30 Oct Your Autumn Digital Marketing Summary
As Ned Stark used to occasionally mention, ‘Winter is coming.’ Nights are drawing in, the clocks have gone back and debates about when the heating can go on have already started. If you’ve been too busy ferreting around in cupboards trying to find where you packed the coats and scarves to pay too much attention to the digital marketing news, never fear. Here are some of the stories you may have missed.
US Voter registration gets social
The US Midterm elections are just around the corner. Getting people registered to vote is an important step. Snapchat did their bit by collaborating with TurboVote in recognition of National Voter Registration Day.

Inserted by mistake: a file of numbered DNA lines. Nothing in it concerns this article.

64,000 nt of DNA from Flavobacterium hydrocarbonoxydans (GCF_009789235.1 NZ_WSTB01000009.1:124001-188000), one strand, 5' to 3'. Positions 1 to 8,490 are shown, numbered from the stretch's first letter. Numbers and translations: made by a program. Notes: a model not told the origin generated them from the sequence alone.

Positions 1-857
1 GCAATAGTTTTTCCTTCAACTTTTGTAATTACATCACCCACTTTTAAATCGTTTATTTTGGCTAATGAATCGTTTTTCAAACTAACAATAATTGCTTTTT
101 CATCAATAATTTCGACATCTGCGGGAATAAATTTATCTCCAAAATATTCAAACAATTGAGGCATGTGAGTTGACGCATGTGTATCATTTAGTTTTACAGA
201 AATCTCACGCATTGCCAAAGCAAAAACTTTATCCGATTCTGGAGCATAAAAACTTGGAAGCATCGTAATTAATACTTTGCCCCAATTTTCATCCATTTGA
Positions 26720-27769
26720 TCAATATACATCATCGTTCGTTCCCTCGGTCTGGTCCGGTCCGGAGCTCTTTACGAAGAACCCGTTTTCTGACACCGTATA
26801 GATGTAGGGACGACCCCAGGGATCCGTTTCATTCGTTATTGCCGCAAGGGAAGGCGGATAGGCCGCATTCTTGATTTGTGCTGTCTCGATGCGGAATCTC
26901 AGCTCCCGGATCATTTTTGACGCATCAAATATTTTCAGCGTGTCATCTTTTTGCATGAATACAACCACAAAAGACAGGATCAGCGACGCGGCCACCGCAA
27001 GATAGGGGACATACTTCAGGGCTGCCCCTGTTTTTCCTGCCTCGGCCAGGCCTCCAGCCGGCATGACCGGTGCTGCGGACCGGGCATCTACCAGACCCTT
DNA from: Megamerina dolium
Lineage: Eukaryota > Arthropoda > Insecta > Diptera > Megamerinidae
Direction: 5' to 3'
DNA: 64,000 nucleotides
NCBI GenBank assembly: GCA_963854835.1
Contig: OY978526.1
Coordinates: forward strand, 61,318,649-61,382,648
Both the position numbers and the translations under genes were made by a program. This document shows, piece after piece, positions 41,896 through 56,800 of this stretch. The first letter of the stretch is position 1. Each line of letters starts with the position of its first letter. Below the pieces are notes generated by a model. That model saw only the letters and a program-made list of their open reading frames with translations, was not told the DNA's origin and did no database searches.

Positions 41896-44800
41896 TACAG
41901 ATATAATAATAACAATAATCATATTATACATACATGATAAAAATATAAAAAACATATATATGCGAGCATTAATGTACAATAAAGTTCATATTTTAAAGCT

The network sent every US user that was of voting age a message and video encouraging them to visit a website where they could register. This had a huge uptake with over 600,000 people using the link to get registered. This shows the power that social media possesses. Obviously, your brand is unlikely to have the funds to get Snapchat to message everyone on your behalf. But with the right campaign, Snapchat remains a useful tool in your social media marketing arsenal.
We also really like Hook Studio’s campaign encouraging younger voters to exercise their democratic right or risk getting embarrassed by a middle-aged relative on social media (we’ve all been there). This encourages younger people to do something by tapping into something they can relate to. Well done!
Tim Cook warns of weaponised data
If GDPR has forced you to change a few aspects of how your brand markets online, you may be entitled to feel slightly smug and ahead of the curve in a few months time. Tim Cook recently gave a keynote speech to the European Parliament where he praised Europe’s data laws and called for the rest of the world to catch up and implement similar legislation.